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Tennessee is a state that is highly supportive of private for-profit prisons.
Regardless of different stances on the state of social inequities that may or may not exist, there is no doubt that there are certainly issues that exist. As someone who has spent more than two decades as a television documentarian, I feel that I have a unique perspective that may help you to decide, as I have, to vote for Dr. Jane George.
Much of my career was spent covering crime and the ways it impacts our society. I’ve interviewed across the field including one of OJ Simpson’s defense attorneys (Robert Shapiro), the Assistant State Attorney (Bernie De La Rionda) who handled the failed attempt to convict George Zimmerman for the murder of Trayvon Martin, hundreds of police officers (including several police ride-alongs in Minneapolis where George Floyd was murdered), and even more family members devastated by violent crime. More importantly, I’ve heard directly what gets said off-camera. Believe me, that is a shocking insight into what really happens beyond any spin from city public relations folks or the media.
Fixing problems with the criminal justice system won’t fix all of our ills, but it is a massive step.
That’s because the attitudes of law enforcement and the court system have a huge influence over many other sectors of the population. They directly influence public opinions (right or wrong), whom businesses choose to hire, where cities decide to place environmentally toxic facilities that create serious illness in citizens, and encourage divisive behavior between people of all races, religions, and orientations.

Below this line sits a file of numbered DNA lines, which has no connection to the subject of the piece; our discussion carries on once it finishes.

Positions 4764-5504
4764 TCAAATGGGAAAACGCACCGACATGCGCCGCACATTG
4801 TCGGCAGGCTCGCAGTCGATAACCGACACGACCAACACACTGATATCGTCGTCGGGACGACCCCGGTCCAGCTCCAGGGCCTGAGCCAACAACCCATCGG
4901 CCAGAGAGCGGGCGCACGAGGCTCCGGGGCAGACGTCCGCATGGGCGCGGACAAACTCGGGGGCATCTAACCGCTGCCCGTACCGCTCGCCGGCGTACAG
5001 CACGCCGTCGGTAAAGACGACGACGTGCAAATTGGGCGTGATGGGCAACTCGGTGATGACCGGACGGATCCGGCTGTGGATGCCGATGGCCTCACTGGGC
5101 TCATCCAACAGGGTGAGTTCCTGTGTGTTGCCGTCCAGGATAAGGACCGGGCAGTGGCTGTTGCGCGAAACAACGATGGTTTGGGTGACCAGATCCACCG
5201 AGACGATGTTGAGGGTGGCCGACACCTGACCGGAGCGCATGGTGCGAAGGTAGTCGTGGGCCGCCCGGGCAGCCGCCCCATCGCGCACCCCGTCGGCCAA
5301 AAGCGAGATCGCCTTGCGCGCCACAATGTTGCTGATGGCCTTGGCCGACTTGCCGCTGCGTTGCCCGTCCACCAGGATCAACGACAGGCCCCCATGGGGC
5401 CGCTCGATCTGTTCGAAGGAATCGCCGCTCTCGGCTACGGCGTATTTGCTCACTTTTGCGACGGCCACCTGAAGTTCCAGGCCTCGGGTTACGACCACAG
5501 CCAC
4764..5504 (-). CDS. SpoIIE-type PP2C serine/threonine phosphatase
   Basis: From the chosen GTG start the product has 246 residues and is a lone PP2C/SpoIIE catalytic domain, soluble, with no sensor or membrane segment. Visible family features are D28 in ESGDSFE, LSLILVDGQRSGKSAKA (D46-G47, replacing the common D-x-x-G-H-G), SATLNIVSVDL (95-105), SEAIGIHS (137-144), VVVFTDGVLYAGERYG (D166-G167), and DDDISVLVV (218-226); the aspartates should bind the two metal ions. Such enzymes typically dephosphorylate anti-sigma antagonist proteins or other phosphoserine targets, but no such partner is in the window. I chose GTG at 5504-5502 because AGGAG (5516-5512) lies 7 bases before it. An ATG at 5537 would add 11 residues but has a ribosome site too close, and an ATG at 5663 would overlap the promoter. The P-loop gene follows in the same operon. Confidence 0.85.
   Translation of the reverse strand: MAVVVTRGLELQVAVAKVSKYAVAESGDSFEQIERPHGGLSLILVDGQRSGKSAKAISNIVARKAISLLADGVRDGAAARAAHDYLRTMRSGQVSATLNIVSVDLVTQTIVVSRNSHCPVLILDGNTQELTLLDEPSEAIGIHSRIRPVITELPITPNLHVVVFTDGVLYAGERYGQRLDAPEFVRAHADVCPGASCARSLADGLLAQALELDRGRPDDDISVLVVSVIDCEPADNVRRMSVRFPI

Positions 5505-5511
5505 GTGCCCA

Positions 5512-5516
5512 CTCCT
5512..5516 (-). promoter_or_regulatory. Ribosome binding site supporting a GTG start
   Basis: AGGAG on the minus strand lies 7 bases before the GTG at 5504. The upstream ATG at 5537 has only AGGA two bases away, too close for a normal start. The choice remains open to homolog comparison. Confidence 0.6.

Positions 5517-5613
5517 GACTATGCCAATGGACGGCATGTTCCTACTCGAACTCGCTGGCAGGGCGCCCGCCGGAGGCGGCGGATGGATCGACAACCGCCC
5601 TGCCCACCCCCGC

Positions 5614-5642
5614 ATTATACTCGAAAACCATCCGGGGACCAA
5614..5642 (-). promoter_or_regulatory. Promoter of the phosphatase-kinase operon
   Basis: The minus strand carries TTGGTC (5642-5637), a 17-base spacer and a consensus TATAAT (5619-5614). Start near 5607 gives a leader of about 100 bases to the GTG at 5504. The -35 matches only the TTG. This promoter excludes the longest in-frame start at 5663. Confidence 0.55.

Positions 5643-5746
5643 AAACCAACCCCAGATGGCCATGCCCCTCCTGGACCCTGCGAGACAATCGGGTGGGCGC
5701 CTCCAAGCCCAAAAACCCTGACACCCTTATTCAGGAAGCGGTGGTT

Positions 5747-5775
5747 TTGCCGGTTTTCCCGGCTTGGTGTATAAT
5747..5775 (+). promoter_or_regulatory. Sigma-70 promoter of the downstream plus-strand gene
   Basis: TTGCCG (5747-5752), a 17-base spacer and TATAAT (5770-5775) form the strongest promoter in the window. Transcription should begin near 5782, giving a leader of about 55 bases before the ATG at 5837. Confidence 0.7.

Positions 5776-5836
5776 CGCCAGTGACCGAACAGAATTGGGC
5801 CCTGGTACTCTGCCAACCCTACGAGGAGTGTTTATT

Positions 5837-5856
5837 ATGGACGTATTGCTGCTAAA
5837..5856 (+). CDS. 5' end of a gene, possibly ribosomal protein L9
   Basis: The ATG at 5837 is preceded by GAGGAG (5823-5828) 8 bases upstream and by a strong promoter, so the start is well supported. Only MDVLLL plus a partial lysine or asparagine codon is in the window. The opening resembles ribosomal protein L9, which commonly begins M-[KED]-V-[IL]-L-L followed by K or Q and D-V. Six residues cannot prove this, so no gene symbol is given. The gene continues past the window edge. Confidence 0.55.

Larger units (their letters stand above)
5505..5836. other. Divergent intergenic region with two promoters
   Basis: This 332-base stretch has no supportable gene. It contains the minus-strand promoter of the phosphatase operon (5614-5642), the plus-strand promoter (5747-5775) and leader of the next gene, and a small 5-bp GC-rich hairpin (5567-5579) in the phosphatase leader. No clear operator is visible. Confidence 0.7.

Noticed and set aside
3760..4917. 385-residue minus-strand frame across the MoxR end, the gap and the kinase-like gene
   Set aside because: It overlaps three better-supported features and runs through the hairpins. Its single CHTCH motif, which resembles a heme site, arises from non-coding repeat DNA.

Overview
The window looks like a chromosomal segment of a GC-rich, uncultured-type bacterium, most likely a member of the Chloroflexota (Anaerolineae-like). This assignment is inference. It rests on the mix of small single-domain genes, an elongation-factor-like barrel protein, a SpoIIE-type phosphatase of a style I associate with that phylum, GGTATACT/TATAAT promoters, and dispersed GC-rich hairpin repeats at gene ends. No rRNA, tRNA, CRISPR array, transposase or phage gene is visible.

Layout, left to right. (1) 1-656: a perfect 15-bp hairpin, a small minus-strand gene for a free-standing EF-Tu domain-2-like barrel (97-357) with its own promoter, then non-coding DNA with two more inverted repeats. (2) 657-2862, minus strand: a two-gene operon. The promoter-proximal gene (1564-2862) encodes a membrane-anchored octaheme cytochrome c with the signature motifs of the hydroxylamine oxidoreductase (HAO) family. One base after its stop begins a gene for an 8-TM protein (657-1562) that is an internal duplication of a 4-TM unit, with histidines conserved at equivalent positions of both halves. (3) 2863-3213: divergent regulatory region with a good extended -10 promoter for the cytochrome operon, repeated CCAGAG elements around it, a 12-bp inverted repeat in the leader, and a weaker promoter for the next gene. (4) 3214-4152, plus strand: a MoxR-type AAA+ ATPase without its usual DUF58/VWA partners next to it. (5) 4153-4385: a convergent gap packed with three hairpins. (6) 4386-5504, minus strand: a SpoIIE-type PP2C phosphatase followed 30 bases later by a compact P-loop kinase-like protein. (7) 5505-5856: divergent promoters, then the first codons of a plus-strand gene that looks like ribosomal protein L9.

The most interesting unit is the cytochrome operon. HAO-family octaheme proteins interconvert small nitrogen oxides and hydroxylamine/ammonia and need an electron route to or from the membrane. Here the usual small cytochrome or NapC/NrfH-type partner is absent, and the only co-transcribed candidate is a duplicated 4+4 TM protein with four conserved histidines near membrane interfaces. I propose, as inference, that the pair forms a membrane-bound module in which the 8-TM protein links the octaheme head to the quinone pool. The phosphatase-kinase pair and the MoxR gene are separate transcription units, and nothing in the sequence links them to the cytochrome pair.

Trickling further down, theses attitudes impact community decisions regarding funding for certain schools, community parks, and care of basic infrastructure like roads, sidewalks, and sanitation. Tennessee is a state that is highly supportive of private for-profit prisons. In concept, the idea of privatizing the legal system may seem inoffensive. In reality, it has lead to companies such as CoreCivic, which is responsible for the housing and care of more than 30,000 inmates (often in sub-par conditions), to work to financially influence local police and prosecutors to increase arrests and prosecutions. This in turn has lead to “certain” attitudes towards “certain” demographics deemed as “easy prey” (one homicide’s detective’s words, not mine) to become pervasive. In essence, certain segments of the population are viewed as less likely to hire attorneys to fight charges ranging from lesser crimes all the way to murder due to a lack of funds and a distrust in the system treating them fairly. Dr. Jane George has made working to correct situations like these a major priority. I’ve heard the district attorney of a prominent city make light of how a death-penalty conviction led to not only to a re-election, but also to a nice vacation. By the way, in discussing that exact case with several other area assistant DA’s, public defenders, law enforcement officials, and even the judge… after the execution… it was widely agreed that the conviction was a bad one. I could tell you more, but it only gets worse. Want to avoid more terrible situations like this and start to address societal inequities? I highly recommend voting for Dr. Jane George.